A government archives, like the State Archives of North Carolina, is bound to the state records retention schedule to guide its appraisal decisions, regardless of how frequently records are used. In chapter 7, “Implementing a Reappraisal Workflow at the State Archives of North Carolina,” Kelly Policelli and Carie Chesarino discuss how reappraisal was closely tied to a project to revamp the North Carolina state records schedule. Policelli and Chesarino demonstrate how working closely with records management staff can strengthen appraisal processes and ensure that records are properly scheduled. With an updated records schedule, the State Archives staff was able to begin to reappraise a backlog of over 40,000 cubic feet of state agency records scheduled for transfer and accessioning. A strong records management program tied to systematic reappraisal allowed them to cut over a fourth of their backlog.

The New York City Archives, profiled in the eighth chapter by Todd Gilbert and Rachel Greer, represents another reappraisal and deaccessioning process at a repository governed by retention schedules. Of all the case studies, this chapter was the only one that gave me pause. Titled, “Big, Bad, and Boring: The Comptroller's Collection at the NYC Municipal Archives,” the “Big, Bad, and Boring” refers to the shorthand the archives developed to describe its initial criteria for selecting materials to reappraise. Working in a government archives myself, I have definitely had records creators who thought their records were so mundane that no one would care about them, or that the records were “dusty” or “bad,” so surely no one would care if they were just thrown out. These records creators were not looking at the big picture and considering the larger historical context of the records. As I started this chapter, I found myself worrying that the description could be taken out of context by stakeholders who might not be inclined to parse the intricacies underlying it. Ultimately, when I analyzed the whole chapter, I found that the processes these words represent are in fact nuanced, careful, and well thought-out, but I could not completely shake my first impression of concern that not everyone will take the time to understand what is actually being said.

This book posits that reappraisal and deaccessioning are just other functions of a responsible repository, yet it acknowledges that these processes can be difficult for stakeholders to understand and accept. For the most part, the case studies provide successful and positive outcomes for both donors and their holdings, but, in some cases, deaccessioning can be at odds with donor expectations. At the University of Florida (UF), the staff was faced with two hybrid collections that were minimally appraised at acquisition and whose purpose had shifted over time. Chapter 3, “Deaccessioning in Hybrid Archives and Museum Collections at the University of Florida,” details how UF staff developed an appraisal policy while managing the concerns and needs of various donors. They have maintained open and active communication with their donors, soliciting their advice and input to help determine significance of the donated objects. UF staff have also shared their policies with their donor community and are consistently and uniformly documenting their decision processes.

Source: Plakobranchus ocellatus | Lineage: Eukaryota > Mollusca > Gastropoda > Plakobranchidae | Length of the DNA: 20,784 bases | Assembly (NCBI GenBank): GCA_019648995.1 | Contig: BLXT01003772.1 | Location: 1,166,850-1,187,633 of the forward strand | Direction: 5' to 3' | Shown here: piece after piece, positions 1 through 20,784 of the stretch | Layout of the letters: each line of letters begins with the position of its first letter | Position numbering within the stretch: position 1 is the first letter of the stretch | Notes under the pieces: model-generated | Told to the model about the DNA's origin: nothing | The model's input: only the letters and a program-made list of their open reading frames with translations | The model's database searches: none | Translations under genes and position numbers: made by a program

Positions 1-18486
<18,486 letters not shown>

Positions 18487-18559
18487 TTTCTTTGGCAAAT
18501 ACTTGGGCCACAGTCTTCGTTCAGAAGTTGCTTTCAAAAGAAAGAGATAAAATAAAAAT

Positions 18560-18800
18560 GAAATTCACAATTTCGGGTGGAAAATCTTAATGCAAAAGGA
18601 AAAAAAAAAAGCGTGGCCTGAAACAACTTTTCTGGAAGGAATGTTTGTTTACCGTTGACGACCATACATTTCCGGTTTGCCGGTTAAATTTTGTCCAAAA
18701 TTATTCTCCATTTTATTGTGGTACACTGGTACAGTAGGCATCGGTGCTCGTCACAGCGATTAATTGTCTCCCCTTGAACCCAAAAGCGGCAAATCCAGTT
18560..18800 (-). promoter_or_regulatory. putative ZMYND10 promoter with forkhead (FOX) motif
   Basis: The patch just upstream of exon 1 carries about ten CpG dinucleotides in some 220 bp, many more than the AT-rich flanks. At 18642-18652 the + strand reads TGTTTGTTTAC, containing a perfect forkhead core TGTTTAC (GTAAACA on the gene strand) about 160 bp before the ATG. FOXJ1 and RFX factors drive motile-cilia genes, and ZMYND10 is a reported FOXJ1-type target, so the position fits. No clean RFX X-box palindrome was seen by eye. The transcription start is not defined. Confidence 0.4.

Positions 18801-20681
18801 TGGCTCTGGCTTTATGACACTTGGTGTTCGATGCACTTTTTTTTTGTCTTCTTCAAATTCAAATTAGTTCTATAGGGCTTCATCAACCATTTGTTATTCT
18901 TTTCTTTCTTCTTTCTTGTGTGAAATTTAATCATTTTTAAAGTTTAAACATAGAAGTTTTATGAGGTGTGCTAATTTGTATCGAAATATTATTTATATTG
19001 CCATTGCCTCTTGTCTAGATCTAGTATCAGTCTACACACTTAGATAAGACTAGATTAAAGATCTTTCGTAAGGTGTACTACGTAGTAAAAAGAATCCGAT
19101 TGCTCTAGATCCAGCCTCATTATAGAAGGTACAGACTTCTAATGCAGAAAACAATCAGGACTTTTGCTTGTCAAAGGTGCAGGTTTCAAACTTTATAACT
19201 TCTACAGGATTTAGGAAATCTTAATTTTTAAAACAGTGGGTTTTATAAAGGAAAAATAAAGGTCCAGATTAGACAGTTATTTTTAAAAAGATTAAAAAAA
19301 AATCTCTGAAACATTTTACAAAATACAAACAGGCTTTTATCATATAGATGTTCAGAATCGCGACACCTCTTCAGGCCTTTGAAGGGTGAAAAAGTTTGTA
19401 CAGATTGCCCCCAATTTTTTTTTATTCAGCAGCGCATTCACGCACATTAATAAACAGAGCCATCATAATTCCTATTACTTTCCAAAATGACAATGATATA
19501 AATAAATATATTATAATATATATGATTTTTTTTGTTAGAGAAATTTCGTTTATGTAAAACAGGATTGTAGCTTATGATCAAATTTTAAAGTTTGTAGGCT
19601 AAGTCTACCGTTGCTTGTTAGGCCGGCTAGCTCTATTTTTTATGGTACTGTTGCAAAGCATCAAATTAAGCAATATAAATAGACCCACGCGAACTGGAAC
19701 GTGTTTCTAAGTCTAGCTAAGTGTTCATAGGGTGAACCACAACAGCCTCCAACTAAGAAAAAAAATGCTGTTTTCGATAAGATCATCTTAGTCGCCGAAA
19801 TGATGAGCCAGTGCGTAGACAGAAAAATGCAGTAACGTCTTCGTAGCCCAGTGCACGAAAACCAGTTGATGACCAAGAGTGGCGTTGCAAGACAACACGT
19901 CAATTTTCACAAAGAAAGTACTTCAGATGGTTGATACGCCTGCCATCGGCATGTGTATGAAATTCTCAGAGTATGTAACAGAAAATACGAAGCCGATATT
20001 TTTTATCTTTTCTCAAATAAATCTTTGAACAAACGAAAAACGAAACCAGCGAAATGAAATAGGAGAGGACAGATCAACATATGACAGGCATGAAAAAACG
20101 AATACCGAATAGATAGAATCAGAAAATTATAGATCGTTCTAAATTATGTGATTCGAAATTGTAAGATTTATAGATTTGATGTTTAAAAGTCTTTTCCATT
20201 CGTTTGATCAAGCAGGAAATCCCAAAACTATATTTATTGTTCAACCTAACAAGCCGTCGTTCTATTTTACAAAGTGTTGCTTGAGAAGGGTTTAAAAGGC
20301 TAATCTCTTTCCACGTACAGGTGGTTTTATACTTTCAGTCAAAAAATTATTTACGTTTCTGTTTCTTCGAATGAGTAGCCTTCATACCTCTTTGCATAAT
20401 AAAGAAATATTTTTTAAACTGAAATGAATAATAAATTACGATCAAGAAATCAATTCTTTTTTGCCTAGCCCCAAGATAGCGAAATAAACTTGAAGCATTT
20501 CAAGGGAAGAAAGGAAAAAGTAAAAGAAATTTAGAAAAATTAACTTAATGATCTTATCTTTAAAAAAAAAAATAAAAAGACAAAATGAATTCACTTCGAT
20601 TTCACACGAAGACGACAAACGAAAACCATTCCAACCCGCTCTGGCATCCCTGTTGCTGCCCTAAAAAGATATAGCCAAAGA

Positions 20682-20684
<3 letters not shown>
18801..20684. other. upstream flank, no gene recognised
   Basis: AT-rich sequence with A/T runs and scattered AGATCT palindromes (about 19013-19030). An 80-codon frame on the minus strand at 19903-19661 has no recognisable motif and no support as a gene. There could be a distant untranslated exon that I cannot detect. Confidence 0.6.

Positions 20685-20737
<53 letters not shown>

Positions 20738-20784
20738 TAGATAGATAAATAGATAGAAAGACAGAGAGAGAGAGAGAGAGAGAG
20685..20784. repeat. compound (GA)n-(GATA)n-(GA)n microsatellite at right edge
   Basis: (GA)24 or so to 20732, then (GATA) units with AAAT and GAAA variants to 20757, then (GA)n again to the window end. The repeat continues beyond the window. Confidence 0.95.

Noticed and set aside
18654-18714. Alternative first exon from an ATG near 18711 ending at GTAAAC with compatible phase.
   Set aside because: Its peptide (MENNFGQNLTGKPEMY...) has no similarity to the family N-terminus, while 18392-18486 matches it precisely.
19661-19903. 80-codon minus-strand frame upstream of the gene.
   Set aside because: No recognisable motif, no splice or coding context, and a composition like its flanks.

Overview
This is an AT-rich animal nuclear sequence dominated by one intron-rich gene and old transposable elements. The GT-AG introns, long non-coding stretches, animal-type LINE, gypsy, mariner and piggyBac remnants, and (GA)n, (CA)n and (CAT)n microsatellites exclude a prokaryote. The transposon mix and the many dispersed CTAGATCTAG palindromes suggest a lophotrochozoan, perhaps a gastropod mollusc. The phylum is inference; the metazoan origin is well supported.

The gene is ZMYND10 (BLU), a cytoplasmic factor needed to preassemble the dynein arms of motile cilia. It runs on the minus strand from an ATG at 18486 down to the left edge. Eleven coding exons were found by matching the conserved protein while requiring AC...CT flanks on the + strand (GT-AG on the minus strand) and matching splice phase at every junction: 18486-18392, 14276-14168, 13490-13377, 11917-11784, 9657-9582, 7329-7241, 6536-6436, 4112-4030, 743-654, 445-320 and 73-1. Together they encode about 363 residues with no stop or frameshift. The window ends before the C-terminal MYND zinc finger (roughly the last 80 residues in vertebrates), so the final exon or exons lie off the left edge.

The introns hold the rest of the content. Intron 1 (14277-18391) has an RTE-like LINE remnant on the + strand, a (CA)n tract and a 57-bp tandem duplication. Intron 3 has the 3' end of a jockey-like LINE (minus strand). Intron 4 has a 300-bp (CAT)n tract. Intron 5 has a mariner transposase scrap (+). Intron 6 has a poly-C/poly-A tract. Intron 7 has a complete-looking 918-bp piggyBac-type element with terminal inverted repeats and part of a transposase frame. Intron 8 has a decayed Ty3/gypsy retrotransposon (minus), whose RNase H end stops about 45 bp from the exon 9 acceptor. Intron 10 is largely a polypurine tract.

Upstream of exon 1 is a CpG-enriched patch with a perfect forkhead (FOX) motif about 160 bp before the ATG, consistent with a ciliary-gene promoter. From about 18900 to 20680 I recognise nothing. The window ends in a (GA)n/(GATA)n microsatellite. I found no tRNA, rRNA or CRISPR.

When records retention schedules are a factor for reappraisal, this can create an environment with less stakeholder pushback on the process. In chapter 4, “Clear Policies, Full Transparency, Can't Lose: Reappraisal and Deaccessioning at UCLA University Archives,” Katharine Lawrie presents an example from the University Archives at the University of California, Los Angeles (UCLA). Despite initial pushback, mostly from Special Collections staff about the potential negative consequences to the institution's reputation as a trustworthy repository, the archives staff was able to point to the University of California records retention schedule to justify and provide a transparent process that overcame concerns and included stakeholders. Retention schedules also played a role in the reappraisal of records at the Kansas State University Archives. In chapter 5, “Burns Like a Prairie Fire: Improving Access to University Records through Reappraisal,” University Archivist Cliff Hight describes how he not only used the schedules to address records that were inappropriately accessioned into his custody, but also to open the door to discussions with records creators about what records they create.